Just a "zebra" trying my best to live life to the fullest with EDS and POTS...and loving the ride.

\”Be Patient and Tough; Someday this Pain Will be Useful to You.\” ~Ovid

Written by Katie. Posted in Prolotherapy

It was back to Mishawaka for more prolotherapy on Friday.

Sometimes, we try to add a few “fun” things to our trip, but this time, it was all about business.  We drove to the office, I had the shots, and we drove back.  It was a prolo day, so of course, the Weather Channel had declared a Winter Weather Advisory to begin at about the same time we got into the car to head home.

At this point, Brad and I have just come to terms with the fact that prolo days mean snow days.

My appointment started out pretty uneventful.  Dr. Cantieri had a resident with him, who was there to watch and learn.  It turns out that this resident will be working with Dr. Lavallee all next year.  I told him he was a very lucky guy to not only get to learn from such an inspiring man, but to also be able to learn about sports medicine, family medicine, AND Dysautonomia, and Ehlers-Danlos Syndrome.

Dr. Cantieri and I first discussed the areas I was experiencing pain.  I told Dr. Cantieri that I was getting a little concerned that my hips were starting to give me some increasing pain, and I asked if he would look at them when we got to the examining part.  I explained that my neck seems to be having less flares since I started the bi-weekly cranio-sacral therapy sessions, but that my thoracic area has been giving me fits lately.  I also reminded him that at my last appointment, I had an itchy reaction to the numbing injections, and that he had planned to try a new numbing medication out on me.

I then changed into my gown, and the examining began.  Dr. Cantieri started out by looking at my hips.  He agreed that there were a couple of areas that he believed could possibly benefit from the prolo.  He asked me if I had had injuries to my hips from my days as a gymnast, and I told him that at one point when I was about 13, I had to do physical therapy for both of my hips.  Dr. Cantieri said he could feel the spots which is kind of crazy, since that was 17 years ago.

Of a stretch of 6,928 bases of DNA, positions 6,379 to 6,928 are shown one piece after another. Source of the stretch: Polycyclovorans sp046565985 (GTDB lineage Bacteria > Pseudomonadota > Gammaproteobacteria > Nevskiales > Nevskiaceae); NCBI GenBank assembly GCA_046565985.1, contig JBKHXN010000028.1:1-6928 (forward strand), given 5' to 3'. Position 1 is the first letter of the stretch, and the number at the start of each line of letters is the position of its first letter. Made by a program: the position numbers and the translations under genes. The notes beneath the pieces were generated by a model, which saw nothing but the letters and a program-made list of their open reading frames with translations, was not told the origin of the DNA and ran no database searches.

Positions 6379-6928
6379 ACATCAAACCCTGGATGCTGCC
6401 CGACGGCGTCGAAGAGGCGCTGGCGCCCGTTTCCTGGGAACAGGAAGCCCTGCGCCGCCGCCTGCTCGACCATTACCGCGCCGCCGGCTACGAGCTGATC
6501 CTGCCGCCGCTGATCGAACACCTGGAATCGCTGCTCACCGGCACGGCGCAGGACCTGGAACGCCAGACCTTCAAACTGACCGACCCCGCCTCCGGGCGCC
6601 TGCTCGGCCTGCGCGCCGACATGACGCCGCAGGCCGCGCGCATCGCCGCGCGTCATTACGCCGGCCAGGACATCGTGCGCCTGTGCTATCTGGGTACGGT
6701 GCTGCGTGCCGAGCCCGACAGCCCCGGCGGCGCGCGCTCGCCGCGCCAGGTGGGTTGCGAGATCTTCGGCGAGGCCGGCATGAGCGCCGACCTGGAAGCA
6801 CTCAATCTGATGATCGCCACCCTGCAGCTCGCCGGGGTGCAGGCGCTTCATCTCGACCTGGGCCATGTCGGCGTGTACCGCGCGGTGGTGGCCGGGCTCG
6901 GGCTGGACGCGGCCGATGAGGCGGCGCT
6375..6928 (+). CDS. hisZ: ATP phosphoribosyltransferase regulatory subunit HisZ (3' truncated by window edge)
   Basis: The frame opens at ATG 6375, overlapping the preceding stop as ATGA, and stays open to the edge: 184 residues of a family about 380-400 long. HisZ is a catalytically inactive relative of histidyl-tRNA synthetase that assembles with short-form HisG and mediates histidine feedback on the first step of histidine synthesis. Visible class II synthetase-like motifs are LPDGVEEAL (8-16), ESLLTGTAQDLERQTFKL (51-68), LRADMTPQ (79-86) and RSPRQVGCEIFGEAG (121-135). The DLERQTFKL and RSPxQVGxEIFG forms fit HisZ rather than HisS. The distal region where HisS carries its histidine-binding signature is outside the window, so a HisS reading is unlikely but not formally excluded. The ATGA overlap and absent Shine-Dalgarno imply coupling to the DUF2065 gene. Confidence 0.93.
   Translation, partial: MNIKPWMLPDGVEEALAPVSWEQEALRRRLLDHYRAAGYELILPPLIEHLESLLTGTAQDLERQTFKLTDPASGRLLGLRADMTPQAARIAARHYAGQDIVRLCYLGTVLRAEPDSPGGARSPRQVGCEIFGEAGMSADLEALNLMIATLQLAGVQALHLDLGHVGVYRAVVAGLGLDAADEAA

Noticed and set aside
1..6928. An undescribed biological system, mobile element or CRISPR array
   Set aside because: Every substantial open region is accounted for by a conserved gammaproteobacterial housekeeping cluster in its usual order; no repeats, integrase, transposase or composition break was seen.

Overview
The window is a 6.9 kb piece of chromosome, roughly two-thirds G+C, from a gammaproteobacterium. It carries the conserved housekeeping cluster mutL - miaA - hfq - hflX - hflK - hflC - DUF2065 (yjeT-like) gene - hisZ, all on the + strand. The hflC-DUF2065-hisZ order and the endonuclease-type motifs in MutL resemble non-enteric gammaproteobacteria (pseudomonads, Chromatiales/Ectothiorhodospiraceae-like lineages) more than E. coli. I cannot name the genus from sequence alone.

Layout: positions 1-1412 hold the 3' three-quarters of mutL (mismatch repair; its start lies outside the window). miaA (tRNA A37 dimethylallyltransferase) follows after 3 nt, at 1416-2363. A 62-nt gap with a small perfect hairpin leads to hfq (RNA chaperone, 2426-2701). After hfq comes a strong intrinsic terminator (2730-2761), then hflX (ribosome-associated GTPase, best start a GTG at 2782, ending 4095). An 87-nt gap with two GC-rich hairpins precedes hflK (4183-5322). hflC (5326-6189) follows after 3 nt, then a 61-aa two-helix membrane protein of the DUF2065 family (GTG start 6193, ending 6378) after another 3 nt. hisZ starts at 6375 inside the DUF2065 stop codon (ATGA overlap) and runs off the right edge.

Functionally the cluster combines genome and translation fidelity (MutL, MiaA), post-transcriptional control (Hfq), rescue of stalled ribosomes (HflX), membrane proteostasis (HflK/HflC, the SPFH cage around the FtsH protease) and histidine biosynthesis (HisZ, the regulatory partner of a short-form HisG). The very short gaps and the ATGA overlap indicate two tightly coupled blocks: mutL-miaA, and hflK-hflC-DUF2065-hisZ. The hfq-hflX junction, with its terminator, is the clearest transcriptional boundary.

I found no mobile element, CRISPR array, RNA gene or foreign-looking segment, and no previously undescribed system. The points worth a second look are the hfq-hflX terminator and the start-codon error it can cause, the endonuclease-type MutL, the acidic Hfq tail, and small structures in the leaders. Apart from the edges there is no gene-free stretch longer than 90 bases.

Dr. Cantieri injected both hips first.  The resident marveled at how my stretch marks were at the exact spots I needed the injections.  Nice.  But he said it with such honesty and interest, that it was hard to get offended.  I just told him that those were my zebra stripes and I had earned every single one of them.  I told him those “zebra stripes” were part of my skin involvement with EDS.  Such a teachable moment.  *sigh*

After my hips were done, Dr. Cantieri mapped out the injection spots on my back and neck.  Most of the areas he injected this time around were through my ribs and mid-back.  To me, that was a good sign that I needed less neck injections.

When he was just about done, I remember telling Dr. Cantieri that I felt very nauseous, dizzy, and weird.  I just kept saying, “This is so weird.  Things are so fuzzy.”  I could see three of everyone in the room.  Dr. Cantieri immediately realized that I was having a “buzz-like” reaction to the new numbing medication he had tried out on me.  I laid on the table for a while with my feet up.  Apparently I kept saying that the room was spinning.  It was definitely a feeling I had never experienced before.

I vaguely remember Dr. Cantieri telling me that I would be okay, and that some people do have this reaction, but the good news was that the body metabolizes the medication very quickly.  Thankfully, he was right.  After slowly making it to the car, I fell asleep pretty fast and when I woke up, we were home, and that crazy feeling was gone.  This may sound weird, but I was comforted by the fact that all I felt, was the familiar pain from the injections.

So now I am faced with a dilemma: When I return for my next appointment, do I use the numbing medication that made me itchy, or the one that made me buzzed?  Or do I use anything at all?  I am not sure I am tough enough for that.  At least I have 6 weeks to worry think about it.

1st Rib

Thoracic and Ribs

Hip 1

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